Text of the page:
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The techniques being presented here are a few of many. Use them to bring variety into your workout. You'll enjoy it more and get more from it.

Stripping is increasing intensity by progressively removing weight at the end of a routine. It involves working beyond failure. In your final set of an exercise, once you have reached failure, stop momentarily, reduce your workload a little (often by "stripping" plates from a bar) then immediately start again, to failure. Repeat this until the amount of weight being lifted is negligible for you. This will result in a very significant "pump" because it recruits every possible muscle fiber. But remember - maintain good form.

Pyramiding is a series of low rep, high weight sets aimed at increasing mass. It involves changing the reps/sets routine to one optimized for gaining size. Each set in a pyramid uses more weight at fewer reps. For example: A person who has a "theoretical" one-rep maximum bench press of 150 lbs. would use the following pyramid routine. It consists of seven sets, as shown below.
Set # Number
of Reps
1 8


2 6


3 4


4 3


5 2


6 1


7 4


Important Notes: Pyramiding places a lot of strain on your muscles and supporting structures, and shouldn't be done over significant lengths of time. It is best used with exercises/muscles involving more than one joint - for example bench press, lat pull, squat, leg press - as opposed to exercises that involve only one joint - for example biceps curls, quad extensions, triceps press backs, etc. To download a PDF version of the pyramid chart, click here to get the pyramid chart.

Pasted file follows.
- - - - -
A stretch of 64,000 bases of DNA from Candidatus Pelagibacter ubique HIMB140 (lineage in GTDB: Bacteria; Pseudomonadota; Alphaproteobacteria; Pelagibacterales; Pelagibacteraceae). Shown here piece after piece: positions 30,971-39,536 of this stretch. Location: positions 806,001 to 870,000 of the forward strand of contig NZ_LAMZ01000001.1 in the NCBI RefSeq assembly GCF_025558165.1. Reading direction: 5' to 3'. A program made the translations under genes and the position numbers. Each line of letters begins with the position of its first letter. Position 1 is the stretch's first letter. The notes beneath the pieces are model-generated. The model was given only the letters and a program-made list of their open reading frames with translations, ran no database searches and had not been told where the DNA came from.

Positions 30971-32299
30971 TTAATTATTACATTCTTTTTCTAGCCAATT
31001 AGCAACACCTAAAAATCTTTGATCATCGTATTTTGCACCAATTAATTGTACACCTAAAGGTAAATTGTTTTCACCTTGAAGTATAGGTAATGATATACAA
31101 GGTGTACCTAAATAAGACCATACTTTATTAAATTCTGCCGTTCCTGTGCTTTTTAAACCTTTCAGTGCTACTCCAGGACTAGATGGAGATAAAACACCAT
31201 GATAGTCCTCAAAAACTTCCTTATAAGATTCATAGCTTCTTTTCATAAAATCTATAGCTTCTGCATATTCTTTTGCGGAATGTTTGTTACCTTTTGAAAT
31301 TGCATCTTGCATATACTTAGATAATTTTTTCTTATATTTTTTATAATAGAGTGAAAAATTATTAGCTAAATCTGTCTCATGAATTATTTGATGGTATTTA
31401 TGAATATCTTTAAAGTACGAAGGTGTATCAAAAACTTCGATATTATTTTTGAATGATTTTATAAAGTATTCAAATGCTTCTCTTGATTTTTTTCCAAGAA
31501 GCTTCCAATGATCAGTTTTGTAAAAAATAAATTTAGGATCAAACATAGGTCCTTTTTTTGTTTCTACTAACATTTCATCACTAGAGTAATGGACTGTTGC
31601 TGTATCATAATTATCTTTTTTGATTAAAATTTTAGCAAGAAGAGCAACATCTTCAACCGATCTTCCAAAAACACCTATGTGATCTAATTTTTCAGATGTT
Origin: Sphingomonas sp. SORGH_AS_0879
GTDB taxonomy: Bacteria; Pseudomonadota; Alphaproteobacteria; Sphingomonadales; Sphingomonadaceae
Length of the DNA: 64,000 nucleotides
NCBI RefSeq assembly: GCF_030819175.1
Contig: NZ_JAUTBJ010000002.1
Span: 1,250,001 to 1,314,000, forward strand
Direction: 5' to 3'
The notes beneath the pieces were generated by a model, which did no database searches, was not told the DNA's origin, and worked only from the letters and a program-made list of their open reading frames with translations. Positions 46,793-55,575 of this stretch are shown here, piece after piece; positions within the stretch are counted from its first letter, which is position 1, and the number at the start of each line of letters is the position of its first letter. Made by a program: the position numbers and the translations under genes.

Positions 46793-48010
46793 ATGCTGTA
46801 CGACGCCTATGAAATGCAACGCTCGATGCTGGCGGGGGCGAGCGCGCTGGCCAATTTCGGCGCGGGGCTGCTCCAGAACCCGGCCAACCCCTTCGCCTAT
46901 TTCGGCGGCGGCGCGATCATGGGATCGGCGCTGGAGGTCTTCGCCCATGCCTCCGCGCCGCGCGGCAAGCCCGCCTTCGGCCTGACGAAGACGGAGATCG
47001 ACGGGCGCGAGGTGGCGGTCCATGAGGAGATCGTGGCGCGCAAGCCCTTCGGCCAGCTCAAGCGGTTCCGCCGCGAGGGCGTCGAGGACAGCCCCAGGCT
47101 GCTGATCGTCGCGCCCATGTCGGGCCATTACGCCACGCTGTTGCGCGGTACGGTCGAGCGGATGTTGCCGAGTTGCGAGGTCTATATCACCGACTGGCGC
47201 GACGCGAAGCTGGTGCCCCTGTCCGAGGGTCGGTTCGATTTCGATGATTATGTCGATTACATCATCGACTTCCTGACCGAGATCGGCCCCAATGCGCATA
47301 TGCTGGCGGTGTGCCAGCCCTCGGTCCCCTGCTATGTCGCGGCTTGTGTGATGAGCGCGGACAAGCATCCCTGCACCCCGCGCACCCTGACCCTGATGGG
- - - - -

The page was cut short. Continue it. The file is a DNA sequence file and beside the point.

Screaming 7's
Screaming 7's is a workout methodology designed to break range of motion monotony. It can be used to add variety to your routine. This technique uses varied ranges of motion to work your muscles in different ways. Each set consists of three seven repetition subsets. Take the normal range of motion for the exercise you are "7'ing" and divide it into three ranges - 0 to 60%, 40 - 100 %, and 0 to 100%. Then, without stopping to rest
  • Do 7 reps from 0 to 60%
  • Do 7 reps from 40 to 100%
  • Do 7 reps from 0 to 100% If, at the end of the three 7's, your muscles aren't screaming, add weight for the next set. If you couldn't complete all 21 reps, remove weight for the next set.

  •  SuperSets
    Supersetting involves combining two exercises executed consecutively into one "super" set. Combining two exercises that work on opposing or antagonistic muscles is an effective way to increase the intensity of a workout, make efficient use of your time, and implement active stretching. Typical examples include:
  • Bench Press and Seated Row
  • Lat Pull and Military Press
  • Ham Curl and Quad Extension
  • Biceps Curl and Triceps Extension
  • Pectoral Butterfly and Rear Deltoid
  •  Go Heavy/Go Light
    An extremely simple way to add variety to your workout is to do your normal routine, but change the sets/reps combination you do by adding or subtracting weight.

    Check out the Exercise Library on various exercises and workout movements...